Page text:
Initiating and Responding to Price Changes

Companies often need to cut or raise prices.


Several circumstances might lead a firm to cut prices. One is excess plant capacity: The firm needs additional busi­ness and cannot generate it through increased sales effort, product improvement, or other measures. Companies sometimes initiate price cuts in a drive to dominate the market through lower costs. Either the company starts with lower costs than its competitors, or it initiates price cuts in the hope of gaining market share and lower costs.

Cutting prices to keep customers or beat competitors often encourages customers to demand price concessions, however, and trains salespeople to offer them.81 A price-cutting strategy can lead to other possible traps:

  • Low-quality trap. Consumers assume quality is low.
  • Fragile-market-share trap. A low price buys market share but not market loyalty. The same customers will shift to any lower-priced firm that comes along.
  • Shallow-pockets trap. Higher-priced competitors match the lower prices but have longer staying power because of deeper cash reserves.
  • Price-war trap. Competitors respond by lowering their prices even more, triggering a price war.82

Customers often question the motivation behind price changes.83 They may assume the item is about to be replaced by a new model, the item is faulty and is not selling well, the firm is in financial trouble, the price will come down even further, or the quality has been reduced. The firm must monitor these attributions carefully.


A successful price increase can raise profits considerably. If the company’s profit margin is 3 percent of sales, a 1 percent price increase will increase profits by 33 percent if sales volume is unaffected. This situation is illustrated in Table 16.5. The assumption is that a company charged $10 and sold 100 units and had costs of $970, leaving a profit of $30, or 3 percent on sales. By raising its price by 10 cents (a 1 percent price increase), it boosted its profits by 33 percent, assuming the same sales volume.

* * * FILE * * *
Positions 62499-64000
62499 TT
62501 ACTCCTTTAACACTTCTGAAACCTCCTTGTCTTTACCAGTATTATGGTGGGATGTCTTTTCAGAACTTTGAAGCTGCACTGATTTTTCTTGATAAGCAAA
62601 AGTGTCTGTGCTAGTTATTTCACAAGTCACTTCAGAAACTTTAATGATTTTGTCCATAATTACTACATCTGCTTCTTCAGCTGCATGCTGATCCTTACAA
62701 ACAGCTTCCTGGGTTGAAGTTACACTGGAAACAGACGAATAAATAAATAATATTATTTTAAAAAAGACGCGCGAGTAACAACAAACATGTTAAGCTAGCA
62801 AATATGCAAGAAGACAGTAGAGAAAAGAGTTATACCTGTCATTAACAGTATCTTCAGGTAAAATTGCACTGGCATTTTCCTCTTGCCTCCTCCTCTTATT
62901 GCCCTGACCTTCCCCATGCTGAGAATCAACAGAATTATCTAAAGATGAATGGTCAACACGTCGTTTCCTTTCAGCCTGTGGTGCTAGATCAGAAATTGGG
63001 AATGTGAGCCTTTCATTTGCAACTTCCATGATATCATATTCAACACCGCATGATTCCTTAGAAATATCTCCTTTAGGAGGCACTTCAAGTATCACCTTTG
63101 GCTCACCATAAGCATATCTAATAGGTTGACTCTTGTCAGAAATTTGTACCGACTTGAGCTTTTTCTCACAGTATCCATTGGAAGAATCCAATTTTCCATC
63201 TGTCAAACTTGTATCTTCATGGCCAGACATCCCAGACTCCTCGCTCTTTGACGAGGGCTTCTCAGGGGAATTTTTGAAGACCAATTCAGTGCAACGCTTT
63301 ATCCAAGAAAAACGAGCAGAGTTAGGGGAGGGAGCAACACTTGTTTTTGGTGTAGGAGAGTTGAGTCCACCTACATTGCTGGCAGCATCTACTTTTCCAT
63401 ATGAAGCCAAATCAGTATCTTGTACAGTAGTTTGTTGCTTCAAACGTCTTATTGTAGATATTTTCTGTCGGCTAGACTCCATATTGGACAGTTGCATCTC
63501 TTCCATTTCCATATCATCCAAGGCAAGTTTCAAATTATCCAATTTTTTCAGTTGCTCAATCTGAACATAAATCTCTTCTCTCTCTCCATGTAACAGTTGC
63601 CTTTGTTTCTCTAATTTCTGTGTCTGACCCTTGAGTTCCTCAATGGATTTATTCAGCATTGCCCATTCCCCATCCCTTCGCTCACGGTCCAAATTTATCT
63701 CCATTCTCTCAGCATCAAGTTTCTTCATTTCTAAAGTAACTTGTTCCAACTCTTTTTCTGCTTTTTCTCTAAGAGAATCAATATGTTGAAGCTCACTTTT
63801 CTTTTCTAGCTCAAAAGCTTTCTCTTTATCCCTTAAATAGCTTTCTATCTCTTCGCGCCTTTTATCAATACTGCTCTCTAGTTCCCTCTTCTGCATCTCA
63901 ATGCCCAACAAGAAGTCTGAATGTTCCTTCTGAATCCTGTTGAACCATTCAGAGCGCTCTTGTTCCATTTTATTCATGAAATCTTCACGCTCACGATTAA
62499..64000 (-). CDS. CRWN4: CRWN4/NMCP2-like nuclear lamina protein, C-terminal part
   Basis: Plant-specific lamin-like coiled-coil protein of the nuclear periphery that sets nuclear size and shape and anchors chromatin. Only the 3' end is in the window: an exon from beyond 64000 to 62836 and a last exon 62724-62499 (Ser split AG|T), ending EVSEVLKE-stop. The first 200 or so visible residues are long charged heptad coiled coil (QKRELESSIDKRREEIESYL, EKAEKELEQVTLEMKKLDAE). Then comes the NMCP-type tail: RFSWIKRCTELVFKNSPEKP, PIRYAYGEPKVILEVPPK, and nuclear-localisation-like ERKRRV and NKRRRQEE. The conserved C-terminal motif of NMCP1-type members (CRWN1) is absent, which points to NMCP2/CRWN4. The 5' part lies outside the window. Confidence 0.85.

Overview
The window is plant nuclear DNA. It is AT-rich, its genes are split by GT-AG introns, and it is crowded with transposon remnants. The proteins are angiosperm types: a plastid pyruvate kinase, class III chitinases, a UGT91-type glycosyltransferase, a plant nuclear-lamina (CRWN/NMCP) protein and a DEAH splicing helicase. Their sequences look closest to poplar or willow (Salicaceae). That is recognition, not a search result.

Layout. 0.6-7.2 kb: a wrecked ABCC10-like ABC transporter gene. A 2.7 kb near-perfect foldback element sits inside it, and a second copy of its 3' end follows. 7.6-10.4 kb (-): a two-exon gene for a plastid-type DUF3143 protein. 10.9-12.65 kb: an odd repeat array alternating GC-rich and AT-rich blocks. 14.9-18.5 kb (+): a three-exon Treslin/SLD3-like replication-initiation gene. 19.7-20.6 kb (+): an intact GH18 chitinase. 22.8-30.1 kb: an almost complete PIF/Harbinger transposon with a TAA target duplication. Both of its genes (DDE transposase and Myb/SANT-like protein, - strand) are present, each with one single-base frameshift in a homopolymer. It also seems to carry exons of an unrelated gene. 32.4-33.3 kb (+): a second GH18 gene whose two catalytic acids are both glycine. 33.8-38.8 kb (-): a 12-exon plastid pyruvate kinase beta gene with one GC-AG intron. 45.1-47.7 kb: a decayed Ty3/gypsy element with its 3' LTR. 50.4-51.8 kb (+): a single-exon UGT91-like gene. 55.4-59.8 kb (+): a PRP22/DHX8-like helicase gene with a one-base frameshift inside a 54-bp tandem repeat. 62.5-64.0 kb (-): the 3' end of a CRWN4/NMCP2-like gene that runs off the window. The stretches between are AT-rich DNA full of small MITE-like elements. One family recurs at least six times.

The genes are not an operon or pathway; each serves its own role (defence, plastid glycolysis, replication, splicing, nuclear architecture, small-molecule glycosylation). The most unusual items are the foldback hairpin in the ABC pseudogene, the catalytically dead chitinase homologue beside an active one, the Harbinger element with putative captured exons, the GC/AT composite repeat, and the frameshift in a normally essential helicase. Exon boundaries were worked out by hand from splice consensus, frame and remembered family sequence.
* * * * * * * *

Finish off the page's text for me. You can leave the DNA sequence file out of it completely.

A major circumstance provoking price increases is cost inflation. Rising costs unmatched by productivity gains squeeze profit margins and lead companies to regular rounds of price increases. Companies often raise their prices by more than the cost increase, in anticipation of further inflation or government price controls, in a practice called anticipatory pricing.

Another factor leading to price increases is overdemand. When a company cannot supply all its customers, it can raise its prices, ration supplies, or both. It can increase price in the following ways, each of which has a different impact on buyers.

  • Delayed quotation pricing. The company does not set a final price until the product is finished or delivered. This pricing is prevalent in industries with long production lead times, such as industrial construction and heavy equipment.